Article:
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Browning, M.M. (2017). Feeling One's Way in the World: Making a Life. Int. J. Psycho-Anal., 98(4):1075-1095.

(2017). International Journal of Psycho-Analysis, 98(4):1075-1095

Feeling One's Way in the World: Making a Life

Margaret M. Browning

(Accepted for publication 6 June 2016)

This paper argues for the psychoanalytic relevance of the works of James Gibson and Susanne Langer in explicating the early development of the human child and makes use of this combined formulation of development to think about psychoanalytic theory and practice. From the insights of James Gibson's ecological psychology we can appreciate the embodiment and embeddedness of the child's growing mind within both her physical and social environments. Making use of Susanne Langer's concept of feeling to redefine ecological psychology's perceptual counterpart to action allows us to understand the child's seamless transition into active participation in her culture, as she learns to project her animalian capacity to feel into intersubjectively defined forms of behavior and experience with others. The paper presents a lengthy exposition of Gibson's ecological psychology, before explaining Langer's thinking and launching into the combined insights of these scholars to explicate the nature of the child's mind as she feels her way in the world and makes a life for herself within it. This is the life she will be able to remake in the embeddedness of a psychoanalytic therapeutic relationship where she can learn to feel her way in the world in a new light.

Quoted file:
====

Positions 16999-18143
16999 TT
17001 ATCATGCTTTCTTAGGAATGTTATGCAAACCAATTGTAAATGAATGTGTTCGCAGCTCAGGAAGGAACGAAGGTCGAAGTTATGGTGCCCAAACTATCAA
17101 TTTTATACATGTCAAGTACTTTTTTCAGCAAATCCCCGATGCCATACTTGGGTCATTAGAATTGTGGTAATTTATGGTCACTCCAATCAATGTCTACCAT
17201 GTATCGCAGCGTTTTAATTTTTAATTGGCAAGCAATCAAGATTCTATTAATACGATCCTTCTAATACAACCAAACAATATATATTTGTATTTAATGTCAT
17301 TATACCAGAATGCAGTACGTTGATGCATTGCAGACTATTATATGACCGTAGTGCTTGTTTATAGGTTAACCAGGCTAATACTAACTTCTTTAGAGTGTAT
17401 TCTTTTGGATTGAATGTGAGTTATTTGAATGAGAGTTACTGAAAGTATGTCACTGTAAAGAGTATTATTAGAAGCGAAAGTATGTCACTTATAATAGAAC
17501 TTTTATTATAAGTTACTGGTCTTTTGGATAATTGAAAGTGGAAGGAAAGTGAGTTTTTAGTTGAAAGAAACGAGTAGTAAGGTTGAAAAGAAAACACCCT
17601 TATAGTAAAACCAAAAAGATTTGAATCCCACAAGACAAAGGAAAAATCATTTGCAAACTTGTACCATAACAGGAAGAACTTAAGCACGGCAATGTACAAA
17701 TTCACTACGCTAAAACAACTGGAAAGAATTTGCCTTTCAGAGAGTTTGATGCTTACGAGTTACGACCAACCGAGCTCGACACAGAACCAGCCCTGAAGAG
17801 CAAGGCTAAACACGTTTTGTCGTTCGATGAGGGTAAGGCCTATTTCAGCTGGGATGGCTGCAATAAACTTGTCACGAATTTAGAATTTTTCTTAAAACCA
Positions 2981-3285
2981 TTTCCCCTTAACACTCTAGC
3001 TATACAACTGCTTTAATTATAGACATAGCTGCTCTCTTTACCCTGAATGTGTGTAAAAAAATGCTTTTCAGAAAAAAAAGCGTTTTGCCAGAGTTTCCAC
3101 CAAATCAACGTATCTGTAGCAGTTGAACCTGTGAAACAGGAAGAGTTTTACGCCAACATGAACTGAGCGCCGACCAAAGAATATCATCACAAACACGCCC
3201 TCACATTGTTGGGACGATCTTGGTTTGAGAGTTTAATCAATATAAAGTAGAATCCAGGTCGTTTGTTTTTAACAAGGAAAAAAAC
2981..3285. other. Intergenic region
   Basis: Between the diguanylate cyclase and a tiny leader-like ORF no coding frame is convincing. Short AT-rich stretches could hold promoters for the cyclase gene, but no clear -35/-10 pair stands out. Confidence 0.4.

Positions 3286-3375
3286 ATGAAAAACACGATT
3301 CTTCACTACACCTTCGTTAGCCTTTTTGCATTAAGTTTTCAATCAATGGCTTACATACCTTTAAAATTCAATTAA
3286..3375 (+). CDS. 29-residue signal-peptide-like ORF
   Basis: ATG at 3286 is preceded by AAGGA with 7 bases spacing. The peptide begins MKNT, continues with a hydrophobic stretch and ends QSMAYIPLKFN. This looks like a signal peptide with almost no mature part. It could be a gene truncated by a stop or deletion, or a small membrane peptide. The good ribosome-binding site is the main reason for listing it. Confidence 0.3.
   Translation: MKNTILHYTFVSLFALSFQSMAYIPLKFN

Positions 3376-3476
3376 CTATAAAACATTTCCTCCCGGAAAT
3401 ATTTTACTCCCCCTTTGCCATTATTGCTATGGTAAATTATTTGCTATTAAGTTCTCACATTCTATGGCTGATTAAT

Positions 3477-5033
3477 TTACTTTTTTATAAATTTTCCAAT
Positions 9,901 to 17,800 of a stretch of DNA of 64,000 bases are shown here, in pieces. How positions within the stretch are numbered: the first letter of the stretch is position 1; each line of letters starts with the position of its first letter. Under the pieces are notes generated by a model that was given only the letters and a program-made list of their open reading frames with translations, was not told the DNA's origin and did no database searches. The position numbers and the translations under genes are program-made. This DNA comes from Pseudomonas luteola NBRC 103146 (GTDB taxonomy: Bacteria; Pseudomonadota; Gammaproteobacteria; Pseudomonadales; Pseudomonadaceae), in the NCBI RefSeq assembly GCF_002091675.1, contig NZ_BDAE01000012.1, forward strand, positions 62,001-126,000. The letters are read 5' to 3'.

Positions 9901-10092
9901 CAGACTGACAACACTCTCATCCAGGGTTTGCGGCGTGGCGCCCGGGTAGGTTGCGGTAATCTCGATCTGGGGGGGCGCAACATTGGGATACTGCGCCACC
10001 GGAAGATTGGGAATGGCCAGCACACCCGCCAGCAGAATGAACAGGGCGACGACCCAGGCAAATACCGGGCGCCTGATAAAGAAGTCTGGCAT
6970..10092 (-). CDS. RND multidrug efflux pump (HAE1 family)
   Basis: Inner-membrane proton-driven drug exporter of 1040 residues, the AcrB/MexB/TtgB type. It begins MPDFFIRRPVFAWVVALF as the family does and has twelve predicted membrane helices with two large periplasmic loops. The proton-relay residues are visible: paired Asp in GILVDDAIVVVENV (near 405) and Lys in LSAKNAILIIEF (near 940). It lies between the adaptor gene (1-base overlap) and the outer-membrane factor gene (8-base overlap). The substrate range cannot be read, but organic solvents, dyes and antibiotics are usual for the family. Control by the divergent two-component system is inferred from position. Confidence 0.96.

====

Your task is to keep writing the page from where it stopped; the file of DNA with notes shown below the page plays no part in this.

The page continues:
[This is a summary excerpt from the full text of the journal article. The full text of the document is available to journal subscribers on the publisher's website here.]

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